What is Poor Posture?
Poor posture is a phenomenon we regularly observe in our patients and occurs when certain muscles in your body tighten while others lengthen and become weak. Poor posture typically is a result of one's daily activities and has a strong correlation with a patient’s occupation or hobbies. Good posture contributes to good health (more energy and less fatigue) so it should be thought of as just important as eating right and exercising.
It is said that workers with higher job stress are more likely to develop neck and shoulder pain from poor posture, which is easy to understand since they are likely to be doing lots of repetitive motion or fixed position without frequent breaks.The body responds to these repetitive or fixed activities by orienting itself to that movement, and once the musculoskeletal system is out of alignment, poor posture eventually feels normal. This can happen in the workplace or through certain hobbies as well as your emotional state.
This problem is not exclusive to adults and is often seen in children and teens. Many adults with chronic back pain have developed these from poor posture during childhood. Good posture may be even more important to children because they are growing and tend to be more active, which puts them at even more risk of injury to the spine.
Like many other conditions we treat, poor posture must be analysed before it can be effectively treated. Our examination includes an X-Ray, observation of how you sit and move, and checking spinal alignment, limb measurements, joint mobility and muscle length and strength.
Your recommended therapy will depend on your condition since posture correction relies on muscle tightness and weakness found during examination. This could include heat, massage, stretching and strengthening exercises and supportive measures to treat your spine. Depending on the condition, spinal manipulation may also be required. Of course, education is an important action to prevent poor posture from recurring.
Causes and risk factors
- Sitting or standing for prolonged periods in poor posture
- Carrying heavy backpacks
- Looking at a screen (laptops, smart phones, etc.) below eye level
- Lifting object that are too heavy
- Making the same moves without taking frequent breaks
- Accidents, injuries and falls
- Poor sleep support
- Excessive weight
- Visual or emotional difficulties
- Foot problems or improper shoes
- Weak muscles, muscle imbalance
- Negative self image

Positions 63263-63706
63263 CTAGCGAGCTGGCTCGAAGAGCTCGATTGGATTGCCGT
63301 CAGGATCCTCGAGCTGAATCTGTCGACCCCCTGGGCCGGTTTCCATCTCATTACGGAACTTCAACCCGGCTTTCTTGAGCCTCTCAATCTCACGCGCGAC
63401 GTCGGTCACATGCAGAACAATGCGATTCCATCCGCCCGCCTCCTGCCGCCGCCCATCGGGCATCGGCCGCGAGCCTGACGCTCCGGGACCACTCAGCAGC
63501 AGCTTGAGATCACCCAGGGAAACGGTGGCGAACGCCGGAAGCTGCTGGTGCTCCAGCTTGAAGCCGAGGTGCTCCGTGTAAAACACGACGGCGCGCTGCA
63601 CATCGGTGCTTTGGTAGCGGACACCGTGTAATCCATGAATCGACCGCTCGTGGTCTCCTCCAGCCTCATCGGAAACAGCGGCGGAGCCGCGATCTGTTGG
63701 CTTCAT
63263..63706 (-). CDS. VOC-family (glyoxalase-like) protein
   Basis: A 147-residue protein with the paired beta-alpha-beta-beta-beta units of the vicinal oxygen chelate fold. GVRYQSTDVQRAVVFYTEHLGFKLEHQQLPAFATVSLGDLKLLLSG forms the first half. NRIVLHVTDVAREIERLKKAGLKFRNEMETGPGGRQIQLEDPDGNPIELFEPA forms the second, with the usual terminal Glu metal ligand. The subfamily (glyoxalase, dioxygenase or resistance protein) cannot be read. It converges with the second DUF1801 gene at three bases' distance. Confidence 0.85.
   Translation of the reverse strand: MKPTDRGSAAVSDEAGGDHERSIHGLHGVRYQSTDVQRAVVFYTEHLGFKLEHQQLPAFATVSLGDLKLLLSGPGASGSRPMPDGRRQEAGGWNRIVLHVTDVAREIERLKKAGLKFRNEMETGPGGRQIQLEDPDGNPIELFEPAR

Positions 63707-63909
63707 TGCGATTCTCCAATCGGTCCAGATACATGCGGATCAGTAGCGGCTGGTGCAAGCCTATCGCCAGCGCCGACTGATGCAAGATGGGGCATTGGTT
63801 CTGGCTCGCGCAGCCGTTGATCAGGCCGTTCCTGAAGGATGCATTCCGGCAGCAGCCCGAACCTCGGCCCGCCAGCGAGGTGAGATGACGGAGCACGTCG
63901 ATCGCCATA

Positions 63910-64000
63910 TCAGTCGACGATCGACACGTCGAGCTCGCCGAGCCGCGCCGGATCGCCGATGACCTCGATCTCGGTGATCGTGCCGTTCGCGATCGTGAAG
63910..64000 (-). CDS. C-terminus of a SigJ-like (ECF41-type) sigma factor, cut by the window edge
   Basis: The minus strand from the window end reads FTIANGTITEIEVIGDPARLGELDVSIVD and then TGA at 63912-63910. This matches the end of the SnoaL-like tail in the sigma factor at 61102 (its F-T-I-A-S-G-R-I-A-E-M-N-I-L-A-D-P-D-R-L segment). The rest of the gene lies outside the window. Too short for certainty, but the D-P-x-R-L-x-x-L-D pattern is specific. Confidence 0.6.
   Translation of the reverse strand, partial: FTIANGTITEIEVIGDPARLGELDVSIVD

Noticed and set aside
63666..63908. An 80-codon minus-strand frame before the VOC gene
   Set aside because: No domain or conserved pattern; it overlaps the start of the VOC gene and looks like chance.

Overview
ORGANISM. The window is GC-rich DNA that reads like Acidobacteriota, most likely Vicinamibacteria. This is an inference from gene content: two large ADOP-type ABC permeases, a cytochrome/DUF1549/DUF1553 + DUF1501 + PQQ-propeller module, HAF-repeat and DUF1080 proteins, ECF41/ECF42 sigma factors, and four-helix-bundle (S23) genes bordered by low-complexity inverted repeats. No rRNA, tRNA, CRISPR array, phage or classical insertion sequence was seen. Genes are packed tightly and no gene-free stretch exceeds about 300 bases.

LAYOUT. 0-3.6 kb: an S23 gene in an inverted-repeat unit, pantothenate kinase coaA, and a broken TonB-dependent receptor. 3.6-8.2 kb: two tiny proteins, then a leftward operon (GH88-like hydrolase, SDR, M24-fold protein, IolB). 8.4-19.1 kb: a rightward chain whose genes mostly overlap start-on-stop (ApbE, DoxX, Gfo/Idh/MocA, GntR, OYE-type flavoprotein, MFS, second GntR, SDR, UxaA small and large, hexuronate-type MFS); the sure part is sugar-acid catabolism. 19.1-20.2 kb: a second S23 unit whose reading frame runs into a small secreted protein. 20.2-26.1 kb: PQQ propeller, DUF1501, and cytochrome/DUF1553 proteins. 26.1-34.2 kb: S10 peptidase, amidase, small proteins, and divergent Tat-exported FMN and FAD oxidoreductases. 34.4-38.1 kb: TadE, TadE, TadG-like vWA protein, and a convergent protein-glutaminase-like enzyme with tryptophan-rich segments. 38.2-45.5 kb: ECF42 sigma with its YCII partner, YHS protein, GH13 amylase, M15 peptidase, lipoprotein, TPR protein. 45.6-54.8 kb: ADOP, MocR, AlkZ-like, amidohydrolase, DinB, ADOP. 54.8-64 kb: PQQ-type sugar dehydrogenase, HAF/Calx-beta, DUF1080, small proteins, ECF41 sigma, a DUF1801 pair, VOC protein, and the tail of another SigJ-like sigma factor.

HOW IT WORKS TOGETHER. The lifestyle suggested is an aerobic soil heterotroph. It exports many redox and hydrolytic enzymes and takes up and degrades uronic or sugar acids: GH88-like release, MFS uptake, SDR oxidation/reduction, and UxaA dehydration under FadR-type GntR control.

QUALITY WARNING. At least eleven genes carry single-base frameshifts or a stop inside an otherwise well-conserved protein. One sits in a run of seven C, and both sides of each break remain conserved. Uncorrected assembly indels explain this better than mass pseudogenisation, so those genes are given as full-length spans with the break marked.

- Occupational stress
- Poorly designed work space
Two things that contribute to poor posture are backpacks and computer usage. In the case of backpacks, the weight of the bag causes the shoulders to slump forward effecting the unloaded position. Computer use can cause severe health issues because it deforms the thoracic and cervical spine, and that fact is that most people do not sit with proper posture when using their computers. Whether we’re slouched or sitting cross-legged, poor computer posture encourages us to bend forward, which means we are bending forward when we’re not using our computer. What makes these two activities worrisome is that most of us do this as a large part of everyday life.
If poor posture becomes severe it can have a devastating effect on your health:
- Decrease lung capacity and reduce the amount of oxygen in your body
- Limit your range of motion if muscles are permanently shortened or stretched
- Forward-head position can cause headaches and pain in the shoulders, arms, hands and around the eyes
- Temporomandibular joint disease (TMJ) may be caused or aggravated by faulty posture and cause severe jaw pain
- Chronic low back pain is a common consequences of bad posture
- Poor posture can also add years to your appearance
- Spinal misalignments that interfere with nerve function
Since poor posture often gets worse over time, it’s essential to correct it as soon as possible to prevent serious complications.
When to seek medical care
One way to see if you’re suffering from poor posture is by doing the “Wall Test.”
Stand against a wall with the back of your head touching and your heels six inches from the baseboard
Place your buttocks again the wall
Take your hand and measure the space between your neck and the wall
- Take your hand and measure the space between your lower back and the wall
You should have around two inches between the wall and your neck and one or two inches between the wall and your lower back. If you do not and are experiencing any of the pain described above, you should seek chiropractic attention to restore the normal curves of your spine.
Contact Us for Your No Obligation Consultation
If you think Chiropractic treatment can help, contact us to schedule a no obligation consultation at our Singapore Clinic. The consultation includes:
- X-ray review and measurement
- Lifestyle and activity assessment
- Doctor examination
- Clinic session
- Spinal adjustment
- At-home care recommendations
If new X-Rays need to be taken, they can be done the same day (at an additional cost) as your appointment. Our doctor will also show you some results from previous patients so you can feel confident in the Chiropractic treatment we provide.
We promise to never hard-sell you, because we believe that our patients must be as committed to their treatment as our team is to their care.